When Warhol wasn’t at the theater, he was at the Gilded Grape at 719 8th Avenue, or a host of other drag bars and sex clubs including The Toilet and Crisco Disco. Of The Toilet, “a membership club for men only,” Warhol joked, “it lives down to its name,” and he loved that downtown vibe. He explained, “Uptown is for people who have already done something. Downtown is where they’re doing something now. I live uptown, but I love downtown.”


Andy Warhol, “Ethel Scull 36 Times,” 1963 via The Whitney

6. Times Square

Then there is Midtown. Warhol began his first major painting commission, “Ethel Scull 36 Times,” at a photo booth in Times Square. In 1963, he took Scull, an art collector, to “one of those places on 42nd Street where you put a quarter in a machine and take three pictures.”

Andy Warhol, “13 Most Wanted Men” New York State Pavilion, 1964 World’s Fair, via Queens Museum

7. Flushing Meadows

The following year, Warhol created his first public art project, a mural entitled “Most Wanted Men.” The piece was commissioned by architect Philip Johnson for the New York State Pavilion at the 1964 World’s Fair, in Flushing Meadows, Queens. The men featured in the mural were taken from the NYPD’s Most Wanted list. The NYPD might have wanted the men, but the Fair’s organizers did not want the mural. The subject matter was considered too controversial for the upbeat environs of the Pavilion and was ultimately painted over in silver.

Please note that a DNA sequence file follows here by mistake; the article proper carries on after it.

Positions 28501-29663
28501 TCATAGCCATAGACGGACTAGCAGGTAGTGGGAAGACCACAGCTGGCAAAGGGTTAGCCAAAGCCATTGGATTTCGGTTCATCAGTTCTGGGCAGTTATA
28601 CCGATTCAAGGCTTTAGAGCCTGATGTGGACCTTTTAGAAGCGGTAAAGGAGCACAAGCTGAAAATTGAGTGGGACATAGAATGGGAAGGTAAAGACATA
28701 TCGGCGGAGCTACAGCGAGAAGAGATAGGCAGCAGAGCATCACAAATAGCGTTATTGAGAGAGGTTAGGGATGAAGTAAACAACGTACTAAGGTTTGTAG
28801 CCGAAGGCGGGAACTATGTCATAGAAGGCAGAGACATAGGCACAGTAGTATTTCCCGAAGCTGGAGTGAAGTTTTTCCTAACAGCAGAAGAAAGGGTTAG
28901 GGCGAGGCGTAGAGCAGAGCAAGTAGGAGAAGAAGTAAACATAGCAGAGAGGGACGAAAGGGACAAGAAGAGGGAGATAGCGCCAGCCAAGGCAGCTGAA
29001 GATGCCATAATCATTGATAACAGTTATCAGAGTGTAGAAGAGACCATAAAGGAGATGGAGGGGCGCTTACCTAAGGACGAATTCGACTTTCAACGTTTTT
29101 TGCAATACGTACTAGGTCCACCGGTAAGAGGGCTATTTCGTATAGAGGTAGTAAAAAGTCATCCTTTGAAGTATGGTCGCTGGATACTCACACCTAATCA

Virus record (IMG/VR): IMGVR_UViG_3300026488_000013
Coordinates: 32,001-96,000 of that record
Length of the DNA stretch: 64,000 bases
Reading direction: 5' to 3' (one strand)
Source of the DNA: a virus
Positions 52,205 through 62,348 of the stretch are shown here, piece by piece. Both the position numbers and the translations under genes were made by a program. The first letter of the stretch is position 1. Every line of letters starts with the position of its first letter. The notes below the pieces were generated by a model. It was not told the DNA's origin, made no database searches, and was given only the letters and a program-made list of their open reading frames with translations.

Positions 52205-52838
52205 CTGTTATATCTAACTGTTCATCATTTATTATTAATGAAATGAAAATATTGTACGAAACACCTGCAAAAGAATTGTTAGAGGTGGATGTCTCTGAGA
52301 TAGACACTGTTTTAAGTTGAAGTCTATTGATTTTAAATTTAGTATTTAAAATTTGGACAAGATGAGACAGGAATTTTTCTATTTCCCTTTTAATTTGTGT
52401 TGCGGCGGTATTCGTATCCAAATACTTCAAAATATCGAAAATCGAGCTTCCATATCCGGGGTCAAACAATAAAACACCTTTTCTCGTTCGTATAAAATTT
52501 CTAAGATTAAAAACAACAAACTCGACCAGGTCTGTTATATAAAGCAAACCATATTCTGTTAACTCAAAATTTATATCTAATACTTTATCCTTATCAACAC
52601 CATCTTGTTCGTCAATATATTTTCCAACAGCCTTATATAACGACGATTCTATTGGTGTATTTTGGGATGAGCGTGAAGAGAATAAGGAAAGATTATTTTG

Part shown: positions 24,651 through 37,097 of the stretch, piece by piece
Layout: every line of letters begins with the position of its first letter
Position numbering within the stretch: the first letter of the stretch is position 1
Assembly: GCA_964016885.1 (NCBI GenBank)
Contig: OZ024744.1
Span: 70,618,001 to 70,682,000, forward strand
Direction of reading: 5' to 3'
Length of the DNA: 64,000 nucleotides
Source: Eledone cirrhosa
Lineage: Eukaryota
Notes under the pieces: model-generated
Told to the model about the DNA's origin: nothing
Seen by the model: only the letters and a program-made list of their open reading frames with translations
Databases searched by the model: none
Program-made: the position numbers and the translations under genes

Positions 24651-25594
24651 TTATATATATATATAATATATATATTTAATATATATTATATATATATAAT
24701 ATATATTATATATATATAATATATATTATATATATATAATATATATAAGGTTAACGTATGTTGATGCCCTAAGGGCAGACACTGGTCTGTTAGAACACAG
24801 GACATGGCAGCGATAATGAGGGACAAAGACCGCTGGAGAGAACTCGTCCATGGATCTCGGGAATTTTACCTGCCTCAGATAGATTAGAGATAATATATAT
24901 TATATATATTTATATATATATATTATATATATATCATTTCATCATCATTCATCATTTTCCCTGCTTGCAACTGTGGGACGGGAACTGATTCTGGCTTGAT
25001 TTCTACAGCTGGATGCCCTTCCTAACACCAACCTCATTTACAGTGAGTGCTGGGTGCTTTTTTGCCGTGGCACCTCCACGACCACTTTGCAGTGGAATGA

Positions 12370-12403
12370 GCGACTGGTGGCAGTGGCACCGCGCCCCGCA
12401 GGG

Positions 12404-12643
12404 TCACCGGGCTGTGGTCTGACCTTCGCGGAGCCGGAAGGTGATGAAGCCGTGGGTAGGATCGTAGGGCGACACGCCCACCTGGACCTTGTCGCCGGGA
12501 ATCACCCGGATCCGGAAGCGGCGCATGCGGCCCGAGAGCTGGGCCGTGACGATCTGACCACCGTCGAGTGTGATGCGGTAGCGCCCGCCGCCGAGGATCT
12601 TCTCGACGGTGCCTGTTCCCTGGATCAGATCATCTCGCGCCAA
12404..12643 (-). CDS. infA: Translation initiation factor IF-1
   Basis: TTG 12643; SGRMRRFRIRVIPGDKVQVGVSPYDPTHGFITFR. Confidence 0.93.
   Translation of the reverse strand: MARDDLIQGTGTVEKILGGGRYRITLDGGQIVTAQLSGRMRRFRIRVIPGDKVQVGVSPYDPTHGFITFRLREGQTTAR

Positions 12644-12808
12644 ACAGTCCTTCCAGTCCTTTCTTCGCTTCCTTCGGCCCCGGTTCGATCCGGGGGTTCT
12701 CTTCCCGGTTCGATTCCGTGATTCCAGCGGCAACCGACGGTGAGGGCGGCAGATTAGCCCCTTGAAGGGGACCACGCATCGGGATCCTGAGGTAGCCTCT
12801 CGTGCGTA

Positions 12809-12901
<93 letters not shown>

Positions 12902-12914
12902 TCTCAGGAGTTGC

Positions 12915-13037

The Church of St. Vincent Ferrer via NYCago

8. The Church of St. Vincent Ferrer

Warhol’s life in New York included controversy as well as Catholicism. He was raised in Pittsburg as a practicing Catholic and continued to pray in that tradition throughout his life. Father Sam Matarazzo, of The Church of St. Vincent Ferrer at 869 Lexington Avenue, remembered that during the 1970s, Warhol attended Sunday Mass at the church, and worshiped privately there several times a week, though he did not participate in confession or communion.


Andy Warhol’s first Manhattan Apartment at 1342 Lexington Avenue via Wikimedia Commons

9. 1342 Lexington Avenue

Warhol also lived on Lexington Avenue. He purchased the townhouse at 1342 Lexington Avenue in 1959 and lived there with his mother and their cats until 1974. Warhol created some of his most iconic work at the address, including his Campbell’s Soup series.


Warhol’s first studio at 159 East 87th Street

10. Hook and Ladder Company 13

But not all his work entered the world from Lexington Avenue. In 1962, Warhol rented a firehouse at 159 East 87th Street and turned it into his first artist’s studio in New York. Without heat or running water, the digs ran him just $100 per year.

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Lucie Levine is the founder of Archive on Parade, a local tour and event company that aims to take New York’s fascinating history out of the archives and into the streets. She’s a Native New Yorker, and licensed New York City tour guide, with a passion for the city’s social, political and cultural history. She has collaborated with local partners including the New York Public Library, The 92nd Street Y, The Brooklyn Brainery, The Society for the Advancement of Social Studies and Nerd Nite to offer exciting tours, lectures and community events all over town. Follow her on Twitter and Instagram.